It is said to be deeply rooted in practices such as sado or tea ceremony, where the manner in which one takes care of guests is of utter importance. The concept has grown to encapsulate Japan as a country, and its mindset of being of service to a guest and provide care that goes beyond expectation.

Here, every gesture, utterance, and sheer attention to detail are all in anticipation of the needs of the customers and having a tacit recognition of their needs, even before they could mention it. Ultimately, it’s all about giving a sense of welcome to customers which leads to them having the best experience.

3. Omoiyari 

3 values Filipinos can learn from Japanese professional culture
The 'omoiyari' concept champions "harmonious communication with others."
Photo from / tirachardz

Another concept that’s been ingrained among the Japanese is one that’s called omoiyari, springing from two terms “omou” (to think and feel) and “yaru” (to do or give). In English, it roughly translates to “harmonious communication with others,” emphasizing on consideration or compassion.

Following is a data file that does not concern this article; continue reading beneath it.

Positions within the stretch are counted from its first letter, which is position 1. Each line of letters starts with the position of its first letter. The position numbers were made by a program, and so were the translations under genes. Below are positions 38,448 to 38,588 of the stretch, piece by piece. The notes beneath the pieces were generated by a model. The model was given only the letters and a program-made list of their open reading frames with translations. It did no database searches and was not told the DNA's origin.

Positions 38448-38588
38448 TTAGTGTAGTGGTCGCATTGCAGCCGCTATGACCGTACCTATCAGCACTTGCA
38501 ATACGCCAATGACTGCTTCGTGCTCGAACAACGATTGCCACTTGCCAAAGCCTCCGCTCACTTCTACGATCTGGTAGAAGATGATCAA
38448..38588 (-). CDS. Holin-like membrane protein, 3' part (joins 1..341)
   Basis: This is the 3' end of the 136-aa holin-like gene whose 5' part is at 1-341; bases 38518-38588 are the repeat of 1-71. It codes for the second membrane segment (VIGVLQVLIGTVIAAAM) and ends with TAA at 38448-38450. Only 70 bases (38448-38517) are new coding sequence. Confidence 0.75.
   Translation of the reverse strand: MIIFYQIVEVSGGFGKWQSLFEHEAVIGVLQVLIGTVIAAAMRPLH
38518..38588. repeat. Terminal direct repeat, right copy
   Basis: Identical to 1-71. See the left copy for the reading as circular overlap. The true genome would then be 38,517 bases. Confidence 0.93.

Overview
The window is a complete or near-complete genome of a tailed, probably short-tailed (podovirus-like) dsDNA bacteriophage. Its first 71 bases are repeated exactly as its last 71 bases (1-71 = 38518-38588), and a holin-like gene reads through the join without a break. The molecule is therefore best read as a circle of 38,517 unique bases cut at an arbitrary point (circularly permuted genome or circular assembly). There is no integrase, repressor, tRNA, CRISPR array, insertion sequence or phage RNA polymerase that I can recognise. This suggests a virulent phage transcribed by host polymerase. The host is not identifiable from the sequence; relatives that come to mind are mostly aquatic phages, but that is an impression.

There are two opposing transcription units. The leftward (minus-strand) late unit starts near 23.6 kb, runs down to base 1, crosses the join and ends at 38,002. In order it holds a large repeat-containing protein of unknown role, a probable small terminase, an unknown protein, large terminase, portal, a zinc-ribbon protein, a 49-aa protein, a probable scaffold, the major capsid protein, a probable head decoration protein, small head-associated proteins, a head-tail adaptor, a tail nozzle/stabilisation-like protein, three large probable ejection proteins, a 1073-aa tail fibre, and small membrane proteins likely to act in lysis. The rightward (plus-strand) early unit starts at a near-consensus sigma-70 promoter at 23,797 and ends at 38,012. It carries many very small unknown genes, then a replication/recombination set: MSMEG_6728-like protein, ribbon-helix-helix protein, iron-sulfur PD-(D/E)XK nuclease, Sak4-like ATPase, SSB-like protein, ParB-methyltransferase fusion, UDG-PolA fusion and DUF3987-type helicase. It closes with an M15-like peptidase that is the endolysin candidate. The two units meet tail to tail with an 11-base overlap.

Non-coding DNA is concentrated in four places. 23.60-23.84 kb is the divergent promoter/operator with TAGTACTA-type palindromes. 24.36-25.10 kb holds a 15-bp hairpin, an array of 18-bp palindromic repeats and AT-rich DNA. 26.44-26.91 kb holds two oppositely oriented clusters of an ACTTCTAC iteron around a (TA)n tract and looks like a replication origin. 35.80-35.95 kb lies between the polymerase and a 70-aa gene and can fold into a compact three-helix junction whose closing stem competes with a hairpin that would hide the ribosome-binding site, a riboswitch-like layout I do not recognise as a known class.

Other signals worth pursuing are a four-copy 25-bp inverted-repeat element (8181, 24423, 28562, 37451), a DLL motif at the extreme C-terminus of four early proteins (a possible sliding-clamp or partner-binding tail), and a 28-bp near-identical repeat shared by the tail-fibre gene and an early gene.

In Japanese business etiquette, while omotenashi is more focused on customer service, omoiyari on the other hand is more preoccupied with “doing the best thing” among colleagues or coworkers.

It works the same way as in omotenashi in how one anticipates the needs of another; in the workplace, omoiyari can simply come to mean thinking head and doing everything one can in order to make working together more fluid.

“This concept is what makes the Japanese very good team players. Because when you’re in a team, every action that you take, you would think, ‘How would this benefit the team?’, ‘How can this impact the other people in the team?’, ‘How can I help the team work more effectively?’” said Go.